Guests continued to “explore, discover and connect” during the Hermes Expo awards dinner at 6 p.m. in the Grand Ballroom. Five individuals from various professions and backgrounds were honored for their work in helping others, continuing an Expo tradition. Each honoree brought an impressive set of credentials covering activity as diverse as building a church, treating a heart disease patient and using the tools of business and the elected office for philanthropic works.

This year’s honorees were Delaware County Council Vice Chairman Colleen Morrone, Entrepreneur, educator and community leader Dr. Peter Stavrianidis; St. Sophia Church founding member Harry Pappadakes, Baltimore philanthropist Michael Stavlas and interventional cardiologist of Main Line Health Dr. Antonis Pratsos. Each were recognized and responded with a few humble remarks, some choosing to share their remarks in Greek.

The Expo also won the praise of dignitaries who stopped by. A regular visitor each year is Delaware County District Attorney Jack Whelan.

“On behalf of law enforcement in Delaware County, for all of our 42 police departments, including the Pennsylvania State Police, we are honored to be here tonight,” Whelan remarked during the award presentation to Councilwoman Morrone.  “As a representative of law enforcement I want to thank the business community and I also want to thank each and every one that’s here today for all you do to make Delaware County and the surrounding community in Pennsylvania, as well as the surrounding states, Delaware and New Jersey, great because of your participation and because of your dedication…”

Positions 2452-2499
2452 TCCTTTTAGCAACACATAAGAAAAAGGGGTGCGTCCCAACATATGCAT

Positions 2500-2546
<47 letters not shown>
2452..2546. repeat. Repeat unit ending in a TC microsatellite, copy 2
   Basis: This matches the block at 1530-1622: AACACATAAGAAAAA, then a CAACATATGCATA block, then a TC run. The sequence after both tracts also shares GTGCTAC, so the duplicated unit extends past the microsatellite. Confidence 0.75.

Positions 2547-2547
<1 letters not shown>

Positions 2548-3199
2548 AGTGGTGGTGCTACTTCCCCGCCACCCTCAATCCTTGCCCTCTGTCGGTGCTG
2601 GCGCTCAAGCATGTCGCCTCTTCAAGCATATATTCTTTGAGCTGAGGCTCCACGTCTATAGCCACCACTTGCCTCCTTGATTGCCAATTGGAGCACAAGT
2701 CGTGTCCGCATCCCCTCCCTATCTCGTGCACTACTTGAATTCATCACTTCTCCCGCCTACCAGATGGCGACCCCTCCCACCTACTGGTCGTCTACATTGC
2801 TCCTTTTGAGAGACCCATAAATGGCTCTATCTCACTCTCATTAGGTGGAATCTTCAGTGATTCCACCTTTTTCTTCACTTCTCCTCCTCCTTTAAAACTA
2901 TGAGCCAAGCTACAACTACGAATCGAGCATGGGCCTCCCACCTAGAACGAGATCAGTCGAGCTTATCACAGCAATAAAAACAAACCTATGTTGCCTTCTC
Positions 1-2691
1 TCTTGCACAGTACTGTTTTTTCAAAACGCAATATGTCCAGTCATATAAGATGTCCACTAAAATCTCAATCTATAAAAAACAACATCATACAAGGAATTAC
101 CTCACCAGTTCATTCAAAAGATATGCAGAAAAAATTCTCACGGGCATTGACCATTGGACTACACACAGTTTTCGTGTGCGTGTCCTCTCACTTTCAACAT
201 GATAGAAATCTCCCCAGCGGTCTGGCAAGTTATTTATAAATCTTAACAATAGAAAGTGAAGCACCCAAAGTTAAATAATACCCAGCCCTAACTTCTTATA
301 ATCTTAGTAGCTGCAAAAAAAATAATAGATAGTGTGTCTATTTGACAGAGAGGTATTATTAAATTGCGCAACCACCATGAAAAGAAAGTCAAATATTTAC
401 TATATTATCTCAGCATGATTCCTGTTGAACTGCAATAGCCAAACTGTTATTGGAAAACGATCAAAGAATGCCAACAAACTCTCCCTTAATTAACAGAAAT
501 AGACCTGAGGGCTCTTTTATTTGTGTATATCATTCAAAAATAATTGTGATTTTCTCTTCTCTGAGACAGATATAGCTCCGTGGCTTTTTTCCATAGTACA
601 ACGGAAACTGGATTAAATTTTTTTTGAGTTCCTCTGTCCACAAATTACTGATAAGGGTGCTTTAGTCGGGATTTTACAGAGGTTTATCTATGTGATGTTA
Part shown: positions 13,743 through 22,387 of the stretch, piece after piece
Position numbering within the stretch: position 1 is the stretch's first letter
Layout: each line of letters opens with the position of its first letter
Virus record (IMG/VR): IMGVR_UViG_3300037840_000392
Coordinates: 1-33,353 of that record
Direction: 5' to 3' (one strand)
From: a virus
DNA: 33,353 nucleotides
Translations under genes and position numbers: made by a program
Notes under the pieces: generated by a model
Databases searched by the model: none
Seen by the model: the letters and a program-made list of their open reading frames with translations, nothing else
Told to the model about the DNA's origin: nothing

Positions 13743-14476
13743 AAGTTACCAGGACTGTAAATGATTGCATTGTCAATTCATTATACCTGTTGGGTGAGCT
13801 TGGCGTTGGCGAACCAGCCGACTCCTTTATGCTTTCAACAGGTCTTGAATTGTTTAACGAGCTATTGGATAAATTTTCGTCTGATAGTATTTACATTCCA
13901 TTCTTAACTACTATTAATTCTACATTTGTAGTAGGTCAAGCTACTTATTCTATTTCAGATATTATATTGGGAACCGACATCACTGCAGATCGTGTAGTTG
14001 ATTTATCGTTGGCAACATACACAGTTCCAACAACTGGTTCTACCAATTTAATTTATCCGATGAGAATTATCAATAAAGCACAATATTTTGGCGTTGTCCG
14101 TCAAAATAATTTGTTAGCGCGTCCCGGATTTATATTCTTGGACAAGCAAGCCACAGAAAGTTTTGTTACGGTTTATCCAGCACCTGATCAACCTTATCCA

The mayor of Annapolis, Maryland was in the crowd at this year’s Expo. Mike Pantelides, slated to be honored by the Hellenic News of America during its 30th anniversary celebration Oct. 29, offered a few remarks at the award presentation for fellow Maryland resident, Michael Stavlas.

“They said Mike came here with $5 and there were other Greeks that helped him out to come up and there were other Greeks that helped me to come up, so as long as we stick together, we work together, there’s nothing we can’t accomplish,” he told the dinner crowd.

Bill Matsikoudis, esq., candidate for Jersey City mayor, also offered remarks to honoree Peter Stavrianidis and Expo organizer Paul Kotrotsios.

“These two gentlemen have been stalwarts of the Greek community for so many years,” he said, thanking Paul for the opportunity to network on behalf of his election campaign.

Other groups recognized at the awards dinner included the Hellenic American National Council president Bill Mataragas and Members of the Executive Board that traveled from out of State and the American Hellenic Educational Progressive Association (AHEPA).

For the third year, high school seniors and college students with winning essays received scholarships through the Eleftheria Scholarship Awards. This year’s topic asked the students to write about which principles of western civilization could be attributed exclusively to Greek civilization and which to the Roman civilization.   A committee of 14 leading academicians, publishers, physicians and other professionals reviewed and selected the winning essays. The scholarship fund has grown in three years from $1,000 to $20,000 with all of the money going to the winners.  This year’s present scholarship winners are Eleni Pappas, Nick Pappas, Harris Avgoustis and Panagiotis Sassaris.

The Expo formally came to a close with the sounds of Stavros Theodorou and his orchestra playing a little Greek music as enthusiastic participants headed to the dance floor for a last bit of networking and some Greek dancing.